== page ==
Can Cow Hormones Help the Environment?

  • One environmentalist is arguing that hormones in cows may actually be better for the environment (Photo by Kinna Ohman)

The cow hormone known as rBST or rBGH
has taken a beating in the environmental community.
Injecting the hormone into cows makes them produce
more milk. But some people are afraid the hormone
can find its way from the cow, to the cow’s milk,
and into our bodies. The government insists that’s
not the case. Shawn Allee says one researcher
wants to change the debate about rBST – and convince
environmentalists to support the hormone:

Transcript

The cow hormone known as rBST or rBGH
has taken a beating in the environmental community.
Injecting the hormone into cows makes them produce
more milk. But some people are afraid the hormone
can find its way from the cow, to the cow’s milk,
and into our bodies. The government insists that’s
not the case. Shawn Allee says one researcher
wants to change the debate about rBST – and convince
environmentalists to support the hormone:

Before I introduce you to the researcher who supports rbst or rbgh, I want
you to understand what she’s up against.

It’s well-meaning people like Steve Parkes.

Parkes co-owns New Leaf natural food store in Chicago. He decides what’s
on the shelves.

“A lot goes into making that decision. First and foremost, is it something
I would eat myself?”

And as for milk produced with rbgh, Parkes won’t sell it.

“People have been drinking milk for thousands of years from animals
that didn’t have have rgbh in them, so, I think I’m a little more
comfortable drinking milk from a cow that didn’t have rgbh than I am
from something that is a very, very new technology.”

A lot of people distrust rbgh, and that’s changed the milk market.
For example, some retailers like Starbucks won’t buy milk from dairies that
use it. More and more dairies are asking farmers to pledge not to use the
hormone.

The trend has frustrated researcher Judith Capper.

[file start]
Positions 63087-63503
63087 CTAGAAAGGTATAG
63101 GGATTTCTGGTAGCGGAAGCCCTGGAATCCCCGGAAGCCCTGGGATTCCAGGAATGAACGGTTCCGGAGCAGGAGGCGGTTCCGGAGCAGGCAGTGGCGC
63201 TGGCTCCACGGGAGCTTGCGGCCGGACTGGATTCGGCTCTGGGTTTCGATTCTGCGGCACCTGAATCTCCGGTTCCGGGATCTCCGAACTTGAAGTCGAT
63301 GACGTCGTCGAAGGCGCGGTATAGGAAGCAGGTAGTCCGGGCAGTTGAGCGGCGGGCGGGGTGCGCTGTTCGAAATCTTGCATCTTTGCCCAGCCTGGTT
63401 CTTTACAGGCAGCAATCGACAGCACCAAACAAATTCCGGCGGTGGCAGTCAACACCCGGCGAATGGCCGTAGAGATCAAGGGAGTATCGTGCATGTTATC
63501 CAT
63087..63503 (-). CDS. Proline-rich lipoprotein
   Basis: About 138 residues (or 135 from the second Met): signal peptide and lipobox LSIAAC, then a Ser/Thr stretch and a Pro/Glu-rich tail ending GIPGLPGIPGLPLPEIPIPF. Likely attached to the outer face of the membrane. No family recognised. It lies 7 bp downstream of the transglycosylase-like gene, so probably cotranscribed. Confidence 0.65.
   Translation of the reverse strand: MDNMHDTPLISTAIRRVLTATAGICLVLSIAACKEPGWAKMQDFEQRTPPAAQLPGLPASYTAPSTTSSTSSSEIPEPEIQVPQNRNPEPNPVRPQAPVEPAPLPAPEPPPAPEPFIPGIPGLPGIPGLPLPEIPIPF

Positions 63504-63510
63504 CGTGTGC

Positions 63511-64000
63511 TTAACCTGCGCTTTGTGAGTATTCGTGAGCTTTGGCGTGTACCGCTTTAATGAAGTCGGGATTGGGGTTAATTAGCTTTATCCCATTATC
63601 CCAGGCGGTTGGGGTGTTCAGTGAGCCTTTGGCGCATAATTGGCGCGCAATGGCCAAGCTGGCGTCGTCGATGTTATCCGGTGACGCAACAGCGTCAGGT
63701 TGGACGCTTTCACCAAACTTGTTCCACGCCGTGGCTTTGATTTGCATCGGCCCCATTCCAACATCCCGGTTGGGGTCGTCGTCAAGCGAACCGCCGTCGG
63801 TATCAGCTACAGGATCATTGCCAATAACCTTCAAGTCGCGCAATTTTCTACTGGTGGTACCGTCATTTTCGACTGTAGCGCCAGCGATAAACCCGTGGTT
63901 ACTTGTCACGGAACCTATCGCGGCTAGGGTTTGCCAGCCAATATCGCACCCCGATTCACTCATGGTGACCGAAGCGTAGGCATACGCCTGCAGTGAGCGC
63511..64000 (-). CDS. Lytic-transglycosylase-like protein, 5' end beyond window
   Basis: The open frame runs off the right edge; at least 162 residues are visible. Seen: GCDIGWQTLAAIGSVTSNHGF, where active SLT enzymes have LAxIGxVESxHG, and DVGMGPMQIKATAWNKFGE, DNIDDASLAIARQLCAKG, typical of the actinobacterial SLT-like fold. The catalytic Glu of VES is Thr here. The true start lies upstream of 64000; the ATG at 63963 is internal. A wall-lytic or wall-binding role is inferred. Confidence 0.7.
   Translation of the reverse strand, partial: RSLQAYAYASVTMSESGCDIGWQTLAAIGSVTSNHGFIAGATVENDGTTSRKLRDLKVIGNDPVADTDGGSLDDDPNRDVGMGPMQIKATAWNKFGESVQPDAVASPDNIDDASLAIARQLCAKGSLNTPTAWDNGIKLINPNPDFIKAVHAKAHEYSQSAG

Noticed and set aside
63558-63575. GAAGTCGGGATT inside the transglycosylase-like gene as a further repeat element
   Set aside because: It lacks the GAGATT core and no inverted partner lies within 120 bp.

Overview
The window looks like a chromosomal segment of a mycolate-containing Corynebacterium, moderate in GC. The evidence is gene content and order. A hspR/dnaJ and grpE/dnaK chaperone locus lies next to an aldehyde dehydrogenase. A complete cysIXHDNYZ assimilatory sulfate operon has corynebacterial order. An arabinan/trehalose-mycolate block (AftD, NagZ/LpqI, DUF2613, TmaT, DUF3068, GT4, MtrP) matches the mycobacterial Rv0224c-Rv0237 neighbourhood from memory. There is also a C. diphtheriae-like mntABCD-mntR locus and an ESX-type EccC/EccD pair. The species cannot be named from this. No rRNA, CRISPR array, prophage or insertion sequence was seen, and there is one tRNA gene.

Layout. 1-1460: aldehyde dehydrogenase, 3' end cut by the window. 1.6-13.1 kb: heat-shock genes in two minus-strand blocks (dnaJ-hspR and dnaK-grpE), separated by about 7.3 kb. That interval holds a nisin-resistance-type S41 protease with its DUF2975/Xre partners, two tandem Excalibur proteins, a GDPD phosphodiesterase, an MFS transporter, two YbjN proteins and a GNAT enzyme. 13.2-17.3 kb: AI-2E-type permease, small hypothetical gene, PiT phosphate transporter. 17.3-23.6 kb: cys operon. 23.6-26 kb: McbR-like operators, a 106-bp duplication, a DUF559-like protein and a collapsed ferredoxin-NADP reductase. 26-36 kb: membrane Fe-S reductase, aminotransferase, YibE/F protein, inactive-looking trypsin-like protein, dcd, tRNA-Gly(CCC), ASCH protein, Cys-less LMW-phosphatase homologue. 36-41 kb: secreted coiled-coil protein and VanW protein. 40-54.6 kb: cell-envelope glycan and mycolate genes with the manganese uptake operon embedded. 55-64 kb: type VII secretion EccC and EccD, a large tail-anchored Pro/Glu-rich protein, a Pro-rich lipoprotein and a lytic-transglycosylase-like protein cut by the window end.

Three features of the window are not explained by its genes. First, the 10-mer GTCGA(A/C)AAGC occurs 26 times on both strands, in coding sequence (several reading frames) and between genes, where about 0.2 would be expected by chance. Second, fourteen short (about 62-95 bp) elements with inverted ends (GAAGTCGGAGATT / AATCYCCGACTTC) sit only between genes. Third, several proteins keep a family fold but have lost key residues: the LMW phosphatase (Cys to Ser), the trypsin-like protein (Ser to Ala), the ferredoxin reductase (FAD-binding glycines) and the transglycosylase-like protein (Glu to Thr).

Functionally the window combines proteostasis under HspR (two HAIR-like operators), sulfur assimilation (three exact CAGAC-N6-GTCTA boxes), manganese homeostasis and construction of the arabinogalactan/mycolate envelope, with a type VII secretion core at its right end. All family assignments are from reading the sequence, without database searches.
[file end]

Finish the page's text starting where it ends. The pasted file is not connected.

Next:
“People aren’t questioning the science basis of it.”

Capper is with Cornell University. She argues environmentalists and
consumers should take another look at the hormone, and see it as part of the
solution to global warming.

Capper recently co-wrote a study that began with a simple observation – in a
few decades, there will be many more Americans.

“The US population will have gone up from about 300 million people to
377 million people and we wanted to look at the environment impact of
producing enough milk to feed all those people.”

That scares Capper – because producing milk can make the global warming
problem worse.

That’s because feeding cows, and the cows themselves, lead to more
greenhouse gas emissions.

“Okay, there are six major inputs and outputs in terms of carbon.”

I won’t go through six, but here are a few.

First, there’s the feed that cows eat. Tractors have to plant grain. That burns
fossil fuels. Greenhouse gasses. Then feed is trucked to the dairy farm.
More greenhouse gasses. More cows, more greenhouse gasses.

So, you want as much milk as possible from each cow.

“If you give rbst to a cow, it will produce an extra ten pounds per day,
that’s quite an increase.”

And then there’s the other greenhouse gasses. From, um, the ugly end of the
cow equation.

The manure puts off other potent greenhouse gasses. And Cows belch
methane. Cows that use rbst poop and belch, spare the atmosphere even
more carbon.

All this leads Capper to a startling conclusion.

She says if farmers gave a million cows the hormone –

“Using rbst would be like taking about 400,000 cars off the road, or
planting three hundred million trees. Those are really big numbers.”

Judith Capper says she expects scientists will challenge her research – and
she welcomes a good debate about rbgh and rbst.

She says that’s better than this vague idea that the hormone might somehow
be bad without understanding the whole story.

“Choose organic, choose rbst-free, whatever, but base it on facts and
science, not on consumer perceptions that may not be factually correct.”

But, Capper’s got her work cut out for her.

Government statistics show consumer fear about rbgh has made farmers cut
the percentage of cows injected with the hormone.

For The Environment Report, I’m Shawn Allee.

Related Links

Starbucks Drops Organic Milk

  • Starbucks has switched to rBGH-free milk. (Photo by Mark Brush)

You won’t be able to get organic milk in your latte at Starbucks anymore. Mark Brush
reports the company says they’re trying to meet consumer demands:

Transcript

You won’t be able to get organic milk in your latte at Starbucks anymore. Mark Brush
reports the company says they’re trying to meet consumer demands:


(Sound of Starbucks store)


Starbucks says only about one percent of its customers bought organic milk. The coffee
retailer says the main reason they asked for organic was because of a concern about
recombinant bovine growth hormone. rBGH is an artificial hormone injected into dairy
cows to make them produce more milk.


The company said they decided to address that concern alone rather than carry organic
milk. Organic milk is also made without artificial hormones, as well as without
antibiotics. And the cows are given access to pasture lands. Starbucks says that’s more
than most customers asked for.


The company is now using rBGH free milk and is phasing out its organic milk.


For the Environment Report, I’m Mark Brush.

Related Links